Here at Chic & Green, we have spoken on many occasions about cosmetics safety regulations (or lack thereof) and the Safe Cosmetics Act (of 2010 and 2011). If you've missed it, this week has been busy on Capitol Hill. Big things are potentially on the horizon and it may not be in our best interests if some members of the Old Boys' Network have their way. Rep. Jan Schakowsky introduced a bill that would make it so the FDA has much more authority to regulate cosmetics. In case you're unaware, cosmetics actually are not regulated in this country. The FDA does not have any authority to recall cosmetic products or regulate their ingredients. The Europen Union, though, has been regulating cosmetics for years and has been able to identify well over 1,000 harmful substances that aren't allowed in formulation.
For the first time in more than 30 years, this would allow the FDA to ban products whose ingredients are linked to cancer and birth defects. Unfortunately, the cosmetics industry is more about making dollars than making sense. Doesn't it make sense to STOP making products that could one day give your son testicular cancer? Doesn't it make sense to STOP making deodroants with ingredients linked to Alzheimer's Disease and breast cancer? Doesn't it make sense to STOP companies from putting lead in lipstick or formaldehyde in hair products and nail polish? How about making it so the mall bath & body shop won't be able to see your family hand wash with toxic triclosan? It sure makes sense to me!
So what's the hold up? Why doesn't the FDA regulate this industry? It's because the cosmetics industry is a HUGE, always growing money maker. When I say money making, we are talking in the neighborhood of $60 billion per year.
So flawed is this system that a company could put rat poison or cyanide in your skin cream and be under no legal obligation to report it to the FDA. The FDA also wouldn't be legally able to pull such a product from the shelves.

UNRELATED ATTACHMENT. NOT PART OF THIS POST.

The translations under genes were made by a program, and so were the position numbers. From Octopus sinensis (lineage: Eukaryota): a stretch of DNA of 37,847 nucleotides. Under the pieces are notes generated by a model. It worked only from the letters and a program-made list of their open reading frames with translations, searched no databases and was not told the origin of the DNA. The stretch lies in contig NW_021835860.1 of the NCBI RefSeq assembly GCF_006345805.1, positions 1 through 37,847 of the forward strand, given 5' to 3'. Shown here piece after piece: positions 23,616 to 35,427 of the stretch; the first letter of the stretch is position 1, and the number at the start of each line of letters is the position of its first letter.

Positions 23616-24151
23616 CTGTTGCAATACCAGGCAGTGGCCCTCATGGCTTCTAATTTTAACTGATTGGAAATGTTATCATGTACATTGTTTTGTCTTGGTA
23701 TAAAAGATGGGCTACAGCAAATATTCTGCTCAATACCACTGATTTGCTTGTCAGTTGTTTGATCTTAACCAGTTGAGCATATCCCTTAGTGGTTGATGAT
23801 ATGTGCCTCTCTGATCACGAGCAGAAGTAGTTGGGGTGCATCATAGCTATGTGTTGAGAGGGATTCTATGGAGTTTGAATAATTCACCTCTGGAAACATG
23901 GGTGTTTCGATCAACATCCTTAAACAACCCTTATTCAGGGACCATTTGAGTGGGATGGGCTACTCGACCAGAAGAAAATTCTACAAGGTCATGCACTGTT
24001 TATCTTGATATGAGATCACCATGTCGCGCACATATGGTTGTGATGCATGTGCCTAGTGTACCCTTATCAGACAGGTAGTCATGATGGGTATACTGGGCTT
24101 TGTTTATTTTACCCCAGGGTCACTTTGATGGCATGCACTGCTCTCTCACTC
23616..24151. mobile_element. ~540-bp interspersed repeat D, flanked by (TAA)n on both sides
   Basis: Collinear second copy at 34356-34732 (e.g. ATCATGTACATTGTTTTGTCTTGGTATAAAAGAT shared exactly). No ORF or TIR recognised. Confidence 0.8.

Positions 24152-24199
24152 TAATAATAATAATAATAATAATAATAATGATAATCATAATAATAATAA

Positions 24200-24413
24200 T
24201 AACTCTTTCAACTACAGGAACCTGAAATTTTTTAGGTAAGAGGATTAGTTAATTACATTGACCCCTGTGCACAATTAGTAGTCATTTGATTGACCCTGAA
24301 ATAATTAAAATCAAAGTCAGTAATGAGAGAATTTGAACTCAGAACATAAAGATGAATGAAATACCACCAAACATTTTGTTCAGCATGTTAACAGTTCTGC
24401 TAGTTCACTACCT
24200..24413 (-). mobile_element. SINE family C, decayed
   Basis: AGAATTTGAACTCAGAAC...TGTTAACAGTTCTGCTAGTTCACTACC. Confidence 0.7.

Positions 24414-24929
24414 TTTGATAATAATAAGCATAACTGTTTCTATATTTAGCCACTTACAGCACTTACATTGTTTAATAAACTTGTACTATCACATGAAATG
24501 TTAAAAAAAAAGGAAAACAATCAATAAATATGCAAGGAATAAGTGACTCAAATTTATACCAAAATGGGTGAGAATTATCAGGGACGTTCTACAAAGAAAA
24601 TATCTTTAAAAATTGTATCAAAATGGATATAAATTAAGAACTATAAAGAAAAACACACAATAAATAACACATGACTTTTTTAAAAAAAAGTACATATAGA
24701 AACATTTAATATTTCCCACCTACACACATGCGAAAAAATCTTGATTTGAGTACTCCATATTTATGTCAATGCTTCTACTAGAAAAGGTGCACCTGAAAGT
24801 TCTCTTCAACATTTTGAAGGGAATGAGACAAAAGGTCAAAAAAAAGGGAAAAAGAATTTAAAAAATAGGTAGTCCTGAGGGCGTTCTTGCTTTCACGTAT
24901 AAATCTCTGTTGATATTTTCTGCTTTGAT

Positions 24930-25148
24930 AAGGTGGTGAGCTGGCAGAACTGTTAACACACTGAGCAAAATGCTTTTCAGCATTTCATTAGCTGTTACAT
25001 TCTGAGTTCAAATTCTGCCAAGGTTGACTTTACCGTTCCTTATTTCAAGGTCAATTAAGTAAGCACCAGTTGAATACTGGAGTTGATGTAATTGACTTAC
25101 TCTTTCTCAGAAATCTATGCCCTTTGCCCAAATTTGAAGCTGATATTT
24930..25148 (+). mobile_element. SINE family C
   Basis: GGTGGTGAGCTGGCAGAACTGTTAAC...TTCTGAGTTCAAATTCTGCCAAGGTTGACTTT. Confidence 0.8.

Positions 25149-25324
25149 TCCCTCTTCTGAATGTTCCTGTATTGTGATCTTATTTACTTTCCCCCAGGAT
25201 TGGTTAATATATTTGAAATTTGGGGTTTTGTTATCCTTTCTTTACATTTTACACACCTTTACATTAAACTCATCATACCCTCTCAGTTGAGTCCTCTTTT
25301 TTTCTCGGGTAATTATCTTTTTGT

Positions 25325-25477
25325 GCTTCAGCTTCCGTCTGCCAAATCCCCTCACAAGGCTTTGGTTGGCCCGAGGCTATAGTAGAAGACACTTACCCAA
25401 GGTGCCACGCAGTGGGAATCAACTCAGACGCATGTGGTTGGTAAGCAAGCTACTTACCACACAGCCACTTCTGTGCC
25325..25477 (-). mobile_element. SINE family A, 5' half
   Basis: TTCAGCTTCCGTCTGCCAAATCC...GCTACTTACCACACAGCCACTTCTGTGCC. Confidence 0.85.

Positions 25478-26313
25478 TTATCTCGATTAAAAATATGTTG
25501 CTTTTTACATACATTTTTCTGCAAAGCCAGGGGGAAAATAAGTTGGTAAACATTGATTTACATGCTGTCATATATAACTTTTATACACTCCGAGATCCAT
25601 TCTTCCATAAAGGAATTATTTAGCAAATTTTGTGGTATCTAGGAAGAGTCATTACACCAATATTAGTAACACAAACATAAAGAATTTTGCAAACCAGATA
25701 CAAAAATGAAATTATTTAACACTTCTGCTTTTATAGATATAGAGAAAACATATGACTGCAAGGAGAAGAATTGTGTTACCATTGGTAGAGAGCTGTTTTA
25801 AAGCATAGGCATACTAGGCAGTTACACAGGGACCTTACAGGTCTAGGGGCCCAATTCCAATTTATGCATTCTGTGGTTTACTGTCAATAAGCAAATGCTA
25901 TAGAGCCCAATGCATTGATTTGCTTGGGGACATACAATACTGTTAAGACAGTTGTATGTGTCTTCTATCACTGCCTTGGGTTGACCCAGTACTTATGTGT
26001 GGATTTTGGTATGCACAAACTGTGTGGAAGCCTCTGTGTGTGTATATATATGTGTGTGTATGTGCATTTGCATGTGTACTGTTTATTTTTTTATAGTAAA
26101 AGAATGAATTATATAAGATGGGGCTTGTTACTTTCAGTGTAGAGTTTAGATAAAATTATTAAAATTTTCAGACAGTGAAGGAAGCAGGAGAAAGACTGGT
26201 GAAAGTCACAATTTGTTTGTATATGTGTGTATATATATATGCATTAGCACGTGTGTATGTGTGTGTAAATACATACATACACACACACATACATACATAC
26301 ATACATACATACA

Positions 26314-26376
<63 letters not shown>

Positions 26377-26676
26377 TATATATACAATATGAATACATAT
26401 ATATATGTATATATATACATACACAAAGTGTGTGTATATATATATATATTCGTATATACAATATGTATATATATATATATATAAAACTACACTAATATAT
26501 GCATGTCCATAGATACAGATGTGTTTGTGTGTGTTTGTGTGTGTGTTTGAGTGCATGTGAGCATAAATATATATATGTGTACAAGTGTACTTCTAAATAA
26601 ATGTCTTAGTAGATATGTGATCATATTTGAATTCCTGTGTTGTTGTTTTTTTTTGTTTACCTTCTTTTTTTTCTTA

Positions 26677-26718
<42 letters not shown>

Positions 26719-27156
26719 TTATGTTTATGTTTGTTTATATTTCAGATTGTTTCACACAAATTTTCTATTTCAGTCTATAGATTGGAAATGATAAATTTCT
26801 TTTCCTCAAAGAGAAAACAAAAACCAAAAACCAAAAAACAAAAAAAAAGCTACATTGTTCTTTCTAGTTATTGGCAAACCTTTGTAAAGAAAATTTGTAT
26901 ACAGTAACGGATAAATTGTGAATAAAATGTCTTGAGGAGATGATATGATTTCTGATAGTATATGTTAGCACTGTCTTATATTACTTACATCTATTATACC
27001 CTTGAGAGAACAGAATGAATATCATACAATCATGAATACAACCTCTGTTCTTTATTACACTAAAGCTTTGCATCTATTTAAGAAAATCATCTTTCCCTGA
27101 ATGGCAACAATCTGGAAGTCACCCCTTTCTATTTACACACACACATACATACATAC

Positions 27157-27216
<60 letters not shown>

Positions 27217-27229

Suzy Lotion Maker could be making inadequately preserved cococtions in unsterilized containers with no true knowledge of formulation or skin care and be making steady sales on Etsy. Again, no regulation.
What will it take to cause real change? Mercury has already been found in skin creams and formaldehyde is in Brazilian Blowouts and nail polishes.
The industry is full of big guns who do not want their profits to dip. They don't want to have to spend more money changing formulas and researching safer options when people have been padding their wallets for decade.
On Capitol Hill, it is sad to say that of the invited speakers, only ONE was not an industry rep. The numbers should have been equal to make things fair.
Testifying today was a man named Dr. Gilbert Ross, a man who lost his medical license and spent a year in Federal prison because he defrauded the Medicaid program in New York out of $8 million. His job is basically to testify for the good old boys and earn money for doing so. Read more here. Someone like him could ultimately help determine whether we can have safe cosmetics in the United States.
I am not an alarmist. I tend to err on the side of caution, but like to base my decisions on proven science as well as the latest studies. I am a cautious consumer. I am more middle of the road than many. I realize why preservatives are so necessary in cosmetics and skin care formulas and will spend more money on products with safe ingredients. I'm middle of the road though--I don't believe that my cell phone will kill me and I do believe in vaccinating my children and I'll eat an occasional "bad" food not grown organically if the spirit moves me.
That said, this issue is CRITICAL. We should all be demanding safe products.
What can you do?
You can read more from me about this subject here:
You can go here to the Campaign for Safe Cosmetics website.